In order for devices on the network to access the internet they must use a public IP address, instead of a private one.  Private IP addresses are 10.0.0.0 - 10.255.255.255, 172.16.0.0 - 172.31.255.255 and 192.168.0.0 - 192.168.255.255.  These addresses aren't routeable across the internet.

In order to make these addresses accessible we use NAT.  This hides the private IP addresses and substitutes them with public IP addresses.  There are many forms of NAT, but the most common in this scenario is NAT overload.  Basically all devices on your network are translated (or hidden) by one public IP address which your ISP assigns to your internet circuit.  You can have more IP addresses though.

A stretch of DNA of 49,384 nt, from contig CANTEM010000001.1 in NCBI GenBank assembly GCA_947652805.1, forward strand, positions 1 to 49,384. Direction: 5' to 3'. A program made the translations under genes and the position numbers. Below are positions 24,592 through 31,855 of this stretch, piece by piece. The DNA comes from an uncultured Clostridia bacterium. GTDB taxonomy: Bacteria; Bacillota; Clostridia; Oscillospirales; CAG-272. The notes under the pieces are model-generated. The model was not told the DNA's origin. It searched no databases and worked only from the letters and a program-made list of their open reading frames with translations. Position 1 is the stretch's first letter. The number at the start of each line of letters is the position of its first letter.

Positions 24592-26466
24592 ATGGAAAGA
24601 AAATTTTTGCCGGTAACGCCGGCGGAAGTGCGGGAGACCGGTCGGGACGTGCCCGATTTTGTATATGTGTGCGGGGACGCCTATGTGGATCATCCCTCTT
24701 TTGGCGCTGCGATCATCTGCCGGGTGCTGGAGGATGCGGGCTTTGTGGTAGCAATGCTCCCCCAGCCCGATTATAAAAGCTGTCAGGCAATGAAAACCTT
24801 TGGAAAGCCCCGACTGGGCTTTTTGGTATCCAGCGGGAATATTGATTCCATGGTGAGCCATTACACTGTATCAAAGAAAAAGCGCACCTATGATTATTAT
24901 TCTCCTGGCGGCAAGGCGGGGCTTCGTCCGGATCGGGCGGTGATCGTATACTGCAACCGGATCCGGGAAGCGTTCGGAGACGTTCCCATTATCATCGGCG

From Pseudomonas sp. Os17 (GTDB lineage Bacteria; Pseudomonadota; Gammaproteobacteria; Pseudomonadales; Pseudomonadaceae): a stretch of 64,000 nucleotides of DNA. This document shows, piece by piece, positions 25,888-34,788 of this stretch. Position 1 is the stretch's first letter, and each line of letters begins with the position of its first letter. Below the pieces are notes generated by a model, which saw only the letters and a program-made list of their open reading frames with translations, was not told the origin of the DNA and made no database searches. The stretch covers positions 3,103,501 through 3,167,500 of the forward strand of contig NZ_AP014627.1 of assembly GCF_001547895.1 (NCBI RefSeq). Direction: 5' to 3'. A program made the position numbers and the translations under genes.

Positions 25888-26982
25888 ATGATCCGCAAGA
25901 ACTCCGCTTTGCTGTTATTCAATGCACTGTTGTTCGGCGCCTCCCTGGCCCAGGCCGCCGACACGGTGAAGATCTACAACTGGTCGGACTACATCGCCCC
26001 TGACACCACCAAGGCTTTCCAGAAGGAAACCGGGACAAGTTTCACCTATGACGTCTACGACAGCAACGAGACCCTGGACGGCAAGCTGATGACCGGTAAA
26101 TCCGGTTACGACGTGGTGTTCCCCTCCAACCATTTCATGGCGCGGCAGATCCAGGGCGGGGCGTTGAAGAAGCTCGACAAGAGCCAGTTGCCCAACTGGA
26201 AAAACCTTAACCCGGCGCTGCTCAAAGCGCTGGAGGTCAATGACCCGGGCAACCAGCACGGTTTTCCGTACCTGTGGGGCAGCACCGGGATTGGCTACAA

Most off-the-shelf routers will run NAT straight out of the box.  Think of this just the same as your home router from your ISP.  More expensive routers (Cisco, HP, etc) can run NAT but it's not something which is configured to work by default.  To get it working on a Cisco 1921 for example you have to configure it specifically.

If your company just wants to simply provide everyone with internet access, this is simple, but if you want to allow people on the internet to access servers on your network you'd need a network guy to configure PAT (port address translation) on the router.  This is also known as port-forwarding.
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by:jskfan